wild yeast bread

I've been collecting wild yeast for a few days now, and when the recipe called to throw half of it away (deeming it not quite good enough for bread yet...or something) I decided to try baking with it anyway.  Rebel of rebels.

Without using a recipe, I just added flour and water until it felt right--sticky but not too wet, refrigerated it overnight, and added more flour and water the next morning.  I proofed the loaves for a few hours and stuck them in the oven, starting at 500 and reducing to 450, keeping a ceramic bowl full of water in the oven and spraying it with water in the beginning to keep the air humid.

The loaves came out incredibly--thin, crunchy crusts with beautiful pockets of air inside, and very moist.  Texture-wise, they were possibly the best loaves I've ever made.  The flavor was a little nontraditional, likely owing to the dark rye flour used to catch the yeast and the flavor of the local yeast as well.  That said, I still ate an entire loaf before N got out of classes--I worked from home today.  I'm interested to see how the yeast flavor evolves with time.

Catching and Caring for Wild Yeast
adapted from The Bread Baker's Apprentice

Seed Culture
1 cup (4.25 oz) dark rye flour
3/4 cup (6 oz) water
Mix flour and water, making sure all the flour is wet.  Place in glass container or bowl, mark the top of the dough (e.g. with tape) and let sit covered for 24 hours at room temperature.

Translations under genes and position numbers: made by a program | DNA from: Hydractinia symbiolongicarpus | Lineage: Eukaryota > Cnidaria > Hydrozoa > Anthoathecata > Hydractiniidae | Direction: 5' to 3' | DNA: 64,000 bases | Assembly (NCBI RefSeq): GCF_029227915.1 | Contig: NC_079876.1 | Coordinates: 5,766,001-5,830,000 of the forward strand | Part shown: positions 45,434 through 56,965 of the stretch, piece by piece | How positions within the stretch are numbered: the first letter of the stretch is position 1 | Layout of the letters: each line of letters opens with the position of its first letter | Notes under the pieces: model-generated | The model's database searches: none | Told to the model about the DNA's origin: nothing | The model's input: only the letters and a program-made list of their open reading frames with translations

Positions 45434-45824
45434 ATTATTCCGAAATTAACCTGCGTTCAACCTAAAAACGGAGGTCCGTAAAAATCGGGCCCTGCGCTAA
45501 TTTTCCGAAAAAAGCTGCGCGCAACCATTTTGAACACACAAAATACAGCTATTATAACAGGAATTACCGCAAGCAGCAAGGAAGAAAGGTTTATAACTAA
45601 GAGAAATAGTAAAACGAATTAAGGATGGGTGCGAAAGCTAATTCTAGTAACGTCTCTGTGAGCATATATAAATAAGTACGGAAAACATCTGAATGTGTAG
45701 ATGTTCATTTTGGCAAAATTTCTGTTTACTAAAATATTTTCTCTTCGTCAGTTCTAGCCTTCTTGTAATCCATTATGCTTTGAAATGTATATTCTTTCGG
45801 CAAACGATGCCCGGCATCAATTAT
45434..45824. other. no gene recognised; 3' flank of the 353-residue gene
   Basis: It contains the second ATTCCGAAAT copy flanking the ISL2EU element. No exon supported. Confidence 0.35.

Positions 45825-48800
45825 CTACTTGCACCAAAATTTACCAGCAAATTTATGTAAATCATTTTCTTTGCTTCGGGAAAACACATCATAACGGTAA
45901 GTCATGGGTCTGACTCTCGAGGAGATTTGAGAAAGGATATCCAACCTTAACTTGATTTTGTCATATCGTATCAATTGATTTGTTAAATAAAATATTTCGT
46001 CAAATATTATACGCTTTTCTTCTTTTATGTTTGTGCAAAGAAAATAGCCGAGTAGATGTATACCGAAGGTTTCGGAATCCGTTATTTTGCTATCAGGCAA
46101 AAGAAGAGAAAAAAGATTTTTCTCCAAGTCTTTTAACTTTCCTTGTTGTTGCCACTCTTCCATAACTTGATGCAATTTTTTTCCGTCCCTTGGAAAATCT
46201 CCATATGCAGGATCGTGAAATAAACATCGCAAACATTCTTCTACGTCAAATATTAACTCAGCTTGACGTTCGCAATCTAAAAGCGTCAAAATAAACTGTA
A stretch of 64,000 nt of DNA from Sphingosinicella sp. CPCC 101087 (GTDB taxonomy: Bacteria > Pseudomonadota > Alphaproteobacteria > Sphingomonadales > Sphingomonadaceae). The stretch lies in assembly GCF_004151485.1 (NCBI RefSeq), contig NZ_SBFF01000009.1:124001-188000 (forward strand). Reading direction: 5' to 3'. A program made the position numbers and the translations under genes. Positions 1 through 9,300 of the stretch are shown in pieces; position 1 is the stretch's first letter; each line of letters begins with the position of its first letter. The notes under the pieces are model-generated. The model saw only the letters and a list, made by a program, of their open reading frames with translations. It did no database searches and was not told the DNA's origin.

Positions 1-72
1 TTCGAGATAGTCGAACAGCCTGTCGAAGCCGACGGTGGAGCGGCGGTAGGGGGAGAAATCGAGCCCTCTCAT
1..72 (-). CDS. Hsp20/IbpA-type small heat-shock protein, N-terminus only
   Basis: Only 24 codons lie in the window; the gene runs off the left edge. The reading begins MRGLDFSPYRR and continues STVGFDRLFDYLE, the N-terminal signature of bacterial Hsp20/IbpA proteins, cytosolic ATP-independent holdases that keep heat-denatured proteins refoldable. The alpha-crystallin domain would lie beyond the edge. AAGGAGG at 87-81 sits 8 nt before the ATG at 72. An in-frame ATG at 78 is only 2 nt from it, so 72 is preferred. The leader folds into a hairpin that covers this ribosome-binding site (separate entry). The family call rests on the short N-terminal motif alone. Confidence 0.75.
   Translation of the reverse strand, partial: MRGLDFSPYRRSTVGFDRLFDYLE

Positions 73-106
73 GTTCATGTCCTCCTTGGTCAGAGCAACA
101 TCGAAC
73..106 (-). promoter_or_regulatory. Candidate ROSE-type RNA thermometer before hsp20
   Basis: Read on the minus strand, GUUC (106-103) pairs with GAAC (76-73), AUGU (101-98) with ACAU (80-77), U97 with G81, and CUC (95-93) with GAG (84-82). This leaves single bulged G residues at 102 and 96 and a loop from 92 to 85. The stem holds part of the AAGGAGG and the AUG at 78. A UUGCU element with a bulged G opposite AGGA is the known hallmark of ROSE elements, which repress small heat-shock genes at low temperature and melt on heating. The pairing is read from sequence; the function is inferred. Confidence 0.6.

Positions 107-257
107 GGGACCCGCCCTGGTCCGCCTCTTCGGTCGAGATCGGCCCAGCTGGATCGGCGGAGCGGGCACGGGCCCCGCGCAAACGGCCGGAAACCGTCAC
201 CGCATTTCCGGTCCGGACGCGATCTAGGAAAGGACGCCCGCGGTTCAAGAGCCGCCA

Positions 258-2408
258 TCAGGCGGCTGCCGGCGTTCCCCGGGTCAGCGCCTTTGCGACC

1 cup (4.5 oz) unbleached high-gluten or bread flour
1/2 cup (4 oz) water
Mix flour and water with previous day's dough.  Update marker and ferment another 24 hours covered at room temperature.

1 cup (4.5 oz) unbleached high-gluten or bread flour
1/2 cup (4 oz) water
Check for a rise in the dough--perhaps a 50 percent rise.  (Mine had more than doubled thanks to the warm weather and the amazingness of King Arthur bread flour)  Discard half the dough and mix in the new flour and water--the height should be the same as the previous day's marker.  Ferment again at room temperature for 24 hours.  The next day the sponge should have at least doubled in size.  If not, repeat for one more day, discarding half and adding new flour and water.

Mother Starter
1 cup (7 oz) seed culture
3 1/2 cups (16 oz) unbleached high-gluten or bread flour
2 cups (16 oz) water
Mix seed culture, flour and water, making sure that all the flour is moist.  Transfer to a non-metallic container at least double the size of the dough and cover for 6 hours or until bubbly.  Refrigerate overnight before using.  The dough will be ready to use for the three following days.

Refreshing the Starter
When you use some of the starter, you should feed it.  For example, if you use 1 cup of the starter, add 1 cup flour and some water to refresh it.  Otherwise, throw half of the starter away and replace it with flour and water.  It's okay to let the yeast starter go soupy, which will happen after 4 or so days. Once fed and bubbly, you have three days to use it.

Using the Wild Yeast
There are a number of recipes that call for wild yeast, and you can always make simple bread by adding more flour and water.  To use it in recipes that call for commercial yeast, you can either calculate how much flour and water/liquid you need to subtract, or else just add the flour/water slowly until it feels right, which is usually what I do for dough recipes anyway.

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